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abstract = "The accuracy and reproducibility of nuclear medicine gastric emptying scintigraphy (GES) require strict adherence to the Society of Nuclear Medicine and Molecular Imaging standardized protocol, which contains precise instructions for meal ingredients and preparation. Previous research demonstrated that many laboratories were using whole eggs in the test meal as opposed to the guideline-recommended liquid egg whites and that some laboratories were attempting to radiolabel the egg by adding the radiotracer after cooking. This study aimed to document the labeling efficiency of 99mTc-sulfur colloid (SC) added to whole eggs before and after microwave cooking. Methods: Whole eggs were mixed with 99mTc-SC before and after microwave cooking. The radiolabeling stability of the eggs was tested after 2 and 4 h of incubation in gastric fluid simulated using just hydrochloric acid (HCl) and using HCl with pepsin. Results: The experiment showed that no matter what the testing condition, radiolabeling by adding 99mTc-SC to whole eggs before cooking resulted in a significantly higher labeling efficiency than radiolabeling by squirting the 99mTc-SC on eggs after cooking. This finding persisted over time, with the precooking method still showing significantly higher radiolabeling at 2 and 4 h after the egg was placed in the incubation medium for both gastric fluid mediums. For simulated gastric fluid with pepsin at 2 h, the labeling was significantly higher, at 73.3{\%}, when the radiotracer was added before cooking than the 43.3{\%} when added after cooking (P, 0.001). The results of this study further showed that when egg labeling efficiency was tested in HCl without pepsin, the labeling was less stable than when tested in HCl with pepsin. In the HCl-only medium, the labeling efficiency decreased significantly between 2 and 4 h for both radiolabeling methods. Conclusion: The results of this study demonstrated that the addition of 99mTc-SC to whole eggs after cooking resulted in considerably inferior binding of the radiotracer to the eggs and that binding deteriorated significantly over time. The study further demonstrated that the results of radiolabeling efficiency varied depending on whether HCl or HCl with pepsin was used to simulate gastric fluid. Radiolabeling stability decreased over time when HCl without pepsin was used. The findings emphasize the criticality of adhering to the standardized meal and preparation, as alternate cooking methods have different radiolabeling efficiencies.",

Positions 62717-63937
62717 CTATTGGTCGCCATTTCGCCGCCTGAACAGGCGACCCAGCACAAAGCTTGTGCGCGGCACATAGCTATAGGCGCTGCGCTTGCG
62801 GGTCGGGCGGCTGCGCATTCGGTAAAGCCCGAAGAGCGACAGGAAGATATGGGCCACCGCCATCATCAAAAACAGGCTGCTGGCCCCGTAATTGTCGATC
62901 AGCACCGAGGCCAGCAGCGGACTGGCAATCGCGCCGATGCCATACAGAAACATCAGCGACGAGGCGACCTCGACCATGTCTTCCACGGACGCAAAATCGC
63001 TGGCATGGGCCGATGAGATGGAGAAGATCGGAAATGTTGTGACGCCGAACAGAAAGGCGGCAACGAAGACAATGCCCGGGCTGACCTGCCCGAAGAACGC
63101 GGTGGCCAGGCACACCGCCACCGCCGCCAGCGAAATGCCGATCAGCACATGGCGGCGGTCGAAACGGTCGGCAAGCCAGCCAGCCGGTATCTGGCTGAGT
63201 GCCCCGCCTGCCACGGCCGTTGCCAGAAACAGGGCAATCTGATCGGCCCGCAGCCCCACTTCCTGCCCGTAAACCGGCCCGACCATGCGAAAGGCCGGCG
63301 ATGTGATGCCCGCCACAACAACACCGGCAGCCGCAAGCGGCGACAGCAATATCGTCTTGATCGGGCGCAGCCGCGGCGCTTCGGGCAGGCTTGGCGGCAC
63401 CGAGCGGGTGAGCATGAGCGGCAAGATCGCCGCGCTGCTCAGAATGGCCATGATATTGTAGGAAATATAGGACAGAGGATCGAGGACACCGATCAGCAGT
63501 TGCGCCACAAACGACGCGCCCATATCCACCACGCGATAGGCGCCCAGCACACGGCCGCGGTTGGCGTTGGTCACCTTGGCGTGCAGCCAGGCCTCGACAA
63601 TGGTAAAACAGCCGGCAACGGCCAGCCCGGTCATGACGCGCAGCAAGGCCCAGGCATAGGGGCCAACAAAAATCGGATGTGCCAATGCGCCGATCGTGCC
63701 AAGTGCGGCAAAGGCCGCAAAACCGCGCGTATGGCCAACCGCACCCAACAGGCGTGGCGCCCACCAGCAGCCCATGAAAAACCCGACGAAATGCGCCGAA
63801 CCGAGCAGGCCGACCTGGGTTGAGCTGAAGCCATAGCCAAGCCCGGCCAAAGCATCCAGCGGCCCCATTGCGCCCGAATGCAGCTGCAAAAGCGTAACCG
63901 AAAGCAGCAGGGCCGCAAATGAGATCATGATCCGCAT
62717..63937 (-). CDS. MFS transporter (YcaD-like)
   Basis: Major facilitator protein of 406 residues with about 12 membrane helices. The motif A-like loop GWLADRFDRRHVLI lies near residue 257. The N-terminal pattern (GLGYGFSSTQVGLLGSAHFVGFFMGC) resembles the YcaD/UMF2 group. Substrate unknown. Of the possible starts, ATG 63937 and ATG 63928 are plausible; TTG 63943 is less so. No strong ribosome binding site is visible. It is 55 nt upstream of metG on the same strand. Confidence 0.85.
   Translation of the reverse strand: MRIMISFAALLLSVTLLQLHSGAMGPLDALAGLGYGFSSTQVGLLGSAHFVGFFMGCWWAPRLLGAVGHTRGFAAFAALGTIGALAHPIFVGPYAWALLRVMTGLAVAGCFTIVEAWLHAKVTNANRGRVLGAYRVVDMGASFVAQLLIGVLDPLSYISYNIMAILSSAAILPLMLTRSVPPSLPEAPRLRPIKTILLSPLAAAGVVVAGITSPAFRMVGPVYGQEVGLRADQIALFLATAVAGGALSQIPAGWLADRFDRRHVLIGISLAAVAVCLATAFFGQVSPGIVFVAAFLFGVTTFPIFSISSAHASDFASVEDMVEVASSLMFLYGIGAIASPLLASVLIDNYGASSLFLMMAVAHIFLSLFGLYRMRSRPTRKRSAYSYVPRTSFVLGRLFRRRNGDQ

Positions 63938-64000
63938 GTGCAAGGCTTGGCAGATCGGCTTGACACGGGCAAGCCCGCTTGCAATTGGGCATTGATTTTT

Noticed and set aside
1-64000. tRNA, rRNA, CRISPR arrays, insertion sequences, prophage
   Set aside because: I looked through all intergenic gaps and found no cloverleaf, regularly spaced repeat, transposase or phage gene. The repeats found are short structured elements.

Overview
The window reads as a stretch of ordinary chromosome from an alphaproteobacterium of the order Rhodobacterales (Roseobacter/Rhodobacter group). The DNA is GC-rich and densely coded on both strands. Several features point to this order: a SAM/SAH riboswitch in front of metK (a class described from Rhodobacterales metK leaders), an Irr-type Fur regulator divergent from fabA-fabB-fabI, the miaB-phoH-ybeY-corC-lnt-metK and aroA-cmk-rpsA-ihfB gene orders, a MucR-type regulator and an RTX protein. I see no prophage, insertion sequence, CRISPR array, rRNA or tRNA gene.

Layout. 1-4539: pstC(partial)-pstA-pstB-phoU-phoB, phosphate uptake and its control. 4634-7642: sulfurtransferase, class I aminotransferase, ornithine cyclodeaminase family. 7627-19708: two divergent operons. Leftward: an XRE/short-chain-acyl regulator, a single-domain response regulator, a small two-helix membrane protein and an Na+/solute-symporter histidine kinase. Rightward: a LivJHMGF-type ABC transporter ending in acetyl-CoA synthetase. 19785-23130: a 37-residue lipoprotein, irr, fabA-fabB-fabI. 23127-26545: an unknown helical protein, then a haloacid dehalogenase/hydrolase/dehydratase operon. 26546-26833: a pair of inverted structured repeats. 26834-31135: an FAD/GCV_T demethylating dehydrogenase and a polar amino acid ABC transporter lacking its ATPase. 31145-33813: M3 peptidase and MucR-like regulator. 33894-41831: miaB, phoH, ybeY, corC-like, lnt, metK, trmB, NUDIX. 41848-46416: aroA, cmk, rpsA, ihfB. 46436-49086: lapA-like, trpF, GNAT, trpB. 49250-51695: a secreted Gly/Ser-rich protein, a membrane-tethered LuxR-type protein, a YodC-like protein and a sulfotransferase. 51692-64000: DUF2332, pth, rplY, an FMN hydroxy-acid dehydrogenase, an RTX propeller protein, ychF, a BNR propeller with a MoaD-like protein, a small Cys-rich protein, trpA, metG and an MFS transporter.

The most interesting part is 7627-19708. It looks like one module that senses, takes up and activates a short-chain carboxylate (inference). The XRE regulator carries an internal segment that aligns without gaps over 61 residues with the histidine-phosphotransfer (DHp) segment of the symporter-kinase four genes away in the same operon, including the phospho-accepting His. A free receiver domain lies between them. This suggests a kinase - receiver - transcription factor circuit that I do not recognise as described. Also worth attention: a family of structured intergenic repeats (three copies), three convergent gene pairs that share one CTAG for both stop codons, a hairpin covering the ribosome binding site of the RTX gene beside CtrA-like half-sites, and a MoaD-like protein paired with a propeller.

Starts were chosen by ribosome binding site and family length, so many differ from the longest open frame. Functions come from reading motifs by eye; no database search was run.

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AU - Brannen, Charity